Milking a cobra may sound insane, but commercial venom extraction can be rewarding for its potential medicinal uses. The poison is used as an antidote if someone is bitten, and its purported pharmaceutical uses are relieving pain, reducing blood pressure and breaking up blood clots. These venoms are multipurpose poisons, which is why they fetch such exorbitant prices.
Here are some of the priciest farmed pharmaceutical toxins available — the produce of vipers, scorpions and other deadly animals. They are precious poisons indeed.
Deathstalker scorpion Priced at$39 million per gallon, deathstalker scorpion venom easily ranks as the world’s most expensive strain — and with good reason: The deathstalker’s sting hurts 100 times more than that of a bee, putting the milker at high risk. Plus, getting one gallon takes several $2.6-million sessions because one specimen yields just two milligrams of venom a go at best. The incentive is that scorpion venom holdspromise for treating inflammatory bowel disease, rheumatoid arthritis and multiple sclerosis.
King cobra While it may be much cheaper than deathstalker venom, the king cobra variety still costs$153,000 per gallon. Besides the risk involved in handling a reptile that can kill an elephant, another reason why the fluid costs so much is that it hosts a potent protein known as ohanin, which holds potential for chronic pain treatment.
Coral snake Despite being thin and pretty, the coral snake is lethal, armed with the second-strongest venom of any snake, after the black mamba. Coral snake venom ispriced at over $4,000 per gram, reflecting an array of purported medical uses. Research shows that coral snake venom may have antiviral and antibacterial properties.
Brown snake In contrast to the coral snake, the Australian brown snake (Pseudonaja) is highly venomous and considered to be one of the world’s most dangerous snakes. Even juveniles can deliver a fatal dose to humans. On the market, one gram of the snake’s venom fetches about$4,000. The lethal liquid is used in antivenom production and laboratory research.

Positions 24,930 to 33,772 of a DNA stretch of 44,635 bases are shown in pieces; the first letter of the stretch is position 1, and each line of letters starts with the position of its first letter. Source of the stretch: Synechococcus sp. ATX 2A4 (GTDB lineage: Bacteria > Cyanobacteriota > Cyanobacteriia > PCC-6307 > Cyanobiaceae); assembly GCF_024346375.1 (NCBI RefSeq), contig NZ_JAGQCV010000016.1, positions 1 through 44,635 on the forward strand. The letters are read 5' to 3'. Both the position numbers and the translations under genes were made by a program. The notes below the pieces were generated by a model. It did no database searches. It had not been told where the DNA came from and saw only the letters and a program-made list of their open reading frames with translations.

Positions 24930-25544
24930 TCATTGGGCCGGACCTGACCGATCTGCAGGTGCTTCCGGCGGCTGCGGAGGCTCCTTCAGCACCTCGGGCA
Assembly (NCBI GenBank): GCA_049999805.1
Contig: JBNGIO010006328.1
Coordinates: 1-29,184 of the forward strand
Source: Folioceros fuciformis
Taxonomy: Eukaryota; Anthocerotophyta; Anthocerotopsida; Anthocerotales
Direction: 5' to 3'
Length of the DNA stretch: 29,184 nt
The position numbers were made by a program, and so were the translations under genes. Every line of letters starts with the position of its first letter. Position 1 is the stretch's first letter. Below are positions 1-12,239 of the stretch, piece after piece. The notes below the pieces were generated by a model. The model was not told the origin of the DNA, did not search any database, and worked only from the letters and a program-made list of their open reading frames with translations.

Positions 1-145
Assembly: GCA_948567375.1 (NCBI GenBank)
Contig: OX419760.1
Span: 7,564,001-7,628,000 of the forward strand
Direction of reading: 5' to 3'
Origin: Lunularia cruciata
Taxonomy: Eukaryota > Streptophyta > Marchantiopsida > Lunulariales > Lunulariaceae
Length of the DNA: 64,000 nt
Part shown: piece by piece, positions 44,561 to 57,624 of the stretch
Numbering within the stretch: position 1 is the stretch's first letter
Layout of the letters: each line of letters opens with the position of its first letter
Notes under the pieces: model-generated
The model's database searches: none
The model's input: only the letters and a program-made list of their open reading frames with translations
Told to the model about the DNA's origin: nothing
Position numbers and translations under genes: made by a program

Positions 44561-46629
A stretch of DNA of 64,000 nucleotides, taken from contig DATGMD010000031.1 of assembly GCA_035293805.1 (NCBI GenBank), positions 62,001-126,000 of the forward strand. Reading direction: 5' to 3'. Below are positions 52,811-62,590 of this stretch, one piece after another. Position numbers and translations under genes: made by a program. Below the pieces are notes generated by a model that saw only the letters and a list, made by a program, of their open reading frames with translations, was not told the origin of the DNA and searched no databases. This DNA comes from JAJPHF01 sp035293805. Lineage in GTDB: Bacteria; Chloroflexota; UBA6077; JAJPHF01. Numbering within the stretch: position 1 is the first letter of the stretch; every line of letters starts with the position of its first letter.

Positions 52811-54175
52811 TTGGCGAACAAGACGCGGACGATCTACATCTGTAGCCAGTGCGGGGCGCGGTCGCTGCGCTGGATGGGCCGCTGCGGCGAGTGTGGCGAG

Desert death adder Native to Australia, the desert death adder (Acanthophis pyrrhus) comes in two fiery shades — brick red and yellow — and is one of the world’s most virulent land snakes. The death adder’s neurotoxin-laden venom fetches$3,000 per gram. Its premium payload has reportedly sparked thedevelopment of diagnostic tools and useful drugs.
Bubbling Kassina toad Also called the Senegal running frog, this olive-colored amphibian has a defensive skin secretion. The noxious slimecosts a whopping $1,600 per gram, inflated by its namesake ingredient, kassinin. Earmarked for research use, this valuable chemical plays a part in rapid gut-tissue contraction.
Funnel web spider One of the world’s most virulent spiders, the funnel web spider (Macrothele raveni) packs a venomthat sells for $1,350 per gram. This fanged predator’s expensive emission may have anticancerproperties andcounter liver disease and obesity. The price tag is further justified by the venom’s potential capacity tocombat pain, epilepsy and stroke.
Cone snail Despite its dainty aura, the cone snail is a tough customer that dispatches its prey by injecting a toxin with a permanently numbing effect. The toxin’s key agent, ziconotide, is featured in the severe chronic pain management drug Prialt, which ispriced at about $800 per milliliter. Prialt istouted as 1,000 times more potent than morphine yet nonaddictive. Claims of this magnitude drive home the reason why venom farming is such a lucrative field. Poison’s flip side is profit.
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